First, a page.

Groovy.

Well, I did it.  I got a fish.  His name is Tammy, because he’s brightly-colored and showy like a drag queen.  Also, I have zero faith in my ability to keep a fish alive, and I have no problem recycling the name Tammy.  Like The Smoochies in college (some of whom only lasted a day or two), all of my fish shall be named Tammy.  It’s going okay so far; the stress of having to buy all his junk and maybe remember to feed him every so often has killed my desire to adopt a dog, and that’s pretty much what I needed him for at this point in my life.  There’s logic in there somewhere.

I also broke down and bought an iPod.  It’s one of the older-generation shuffles (aka the cheapest thing out there), but this is pretty huge for me.  I used it for the first time during my walk to work on Thursday (and one of the first songs to play was “Smooth Criminal.”  And I skipped it.  There’s absolutely no significance to that, but you can bet I’ll remember it forever: my last pure MJ experience (if there is such a thing) and I skipped it.  Hmm).  I’ve never felt so hip in my life.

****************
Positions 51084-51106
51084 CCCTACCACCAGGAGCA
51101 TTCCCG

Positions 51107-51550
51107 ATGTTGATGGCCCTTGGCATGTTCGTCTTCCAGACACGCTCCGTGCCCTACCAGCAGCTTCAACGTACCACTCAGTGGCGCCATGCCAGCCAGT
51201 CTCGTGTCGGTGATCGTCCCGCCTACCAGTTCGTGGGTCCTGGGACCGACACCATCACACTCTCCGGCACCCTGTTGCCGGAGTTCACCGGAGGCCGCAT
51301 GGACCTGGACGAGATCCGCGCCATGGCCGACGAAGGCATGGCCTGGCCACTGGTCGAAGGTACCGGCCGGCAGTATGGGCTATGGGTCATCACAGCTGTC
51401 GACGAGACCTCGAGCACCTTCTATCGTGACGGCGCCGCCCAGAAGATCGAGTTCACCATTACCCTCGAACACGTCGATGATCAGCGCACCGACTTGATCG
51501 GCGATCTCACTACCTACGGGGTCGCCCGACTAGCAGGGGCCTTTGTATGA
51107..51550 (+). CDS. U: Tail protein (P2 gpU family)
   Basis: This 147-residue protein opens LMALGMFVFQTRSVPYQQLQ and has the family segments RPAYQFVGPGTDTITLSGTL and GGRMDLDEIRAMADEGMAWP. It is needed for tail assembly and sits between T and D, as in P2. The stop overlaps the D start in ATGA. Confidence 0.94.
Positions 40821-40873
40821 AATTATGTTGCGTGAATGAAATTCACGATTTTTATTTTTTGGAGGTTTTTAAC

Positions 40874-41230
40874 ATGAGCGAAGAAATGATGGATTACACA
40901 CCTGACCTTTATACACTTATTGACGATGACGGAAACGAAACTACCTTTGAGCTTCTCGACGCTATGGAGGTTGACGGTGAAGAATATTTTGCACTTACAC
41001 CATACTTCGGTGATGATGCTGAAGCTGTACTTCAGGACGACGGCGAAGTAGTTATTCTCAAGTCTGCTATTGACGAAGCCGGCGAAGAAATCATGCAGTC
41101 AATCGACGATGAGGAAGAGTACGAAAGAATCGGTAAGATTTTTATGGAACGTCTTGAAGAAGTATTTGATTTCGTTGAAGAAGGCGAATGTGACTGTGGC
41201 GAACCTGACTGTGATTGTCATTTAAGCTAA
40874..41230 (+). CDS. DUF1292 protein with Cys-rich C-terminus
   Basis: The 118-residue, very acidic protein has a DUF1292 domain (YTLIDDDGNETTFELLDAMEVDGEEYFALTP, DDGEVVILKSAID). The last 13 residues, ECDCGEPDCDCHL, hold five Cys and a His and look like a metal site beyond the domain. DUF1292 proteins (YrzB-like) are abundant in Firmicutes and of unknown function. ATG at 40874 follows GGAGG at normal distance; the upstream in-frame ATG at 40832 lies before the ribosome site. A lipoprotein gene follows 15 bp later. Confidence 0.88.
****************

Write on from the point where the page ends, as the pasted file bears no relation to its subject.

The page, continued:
This hipness lasted exactly two days, at which time I bought a record player at a garage sale. I also got six records, five of which are musical soundtracks.  The other is Elton John’s greatest hits.  I’m now a gay man in the seventies, or possibly my mom.  (Neither is surprising.)  I shouldn’t have to tell you that none of this was planned.  The only major purchase I’ve ever made with any amount of planning was probably Tammy; everything else — record players, iPods, seven seasons of Buffy the Vampire Slayer, every form of processed sugar product I call “groceries” — just sort of find its way into my shopping cart/life.  I do think it’s significant that I got the iPod and the record player in the same week, though: I was veering too close to being technologically savvy, and I can’t have that.  Maybe I’ve seen too many robot apocalypse movies, but I generally resist technology and change.  Instead of an iPod and a GPS, my car has a radio and a map from 1992.  Instead of a Blu-Ray and digital TV, I have a VCR and a loaner TV set that gets no channels.  I’m willing to accept things up to a point — a point that the rest of the world passed around 1999, probably.  I’m like new-wave Amish, or your grandmother. (Neither is surprising.)

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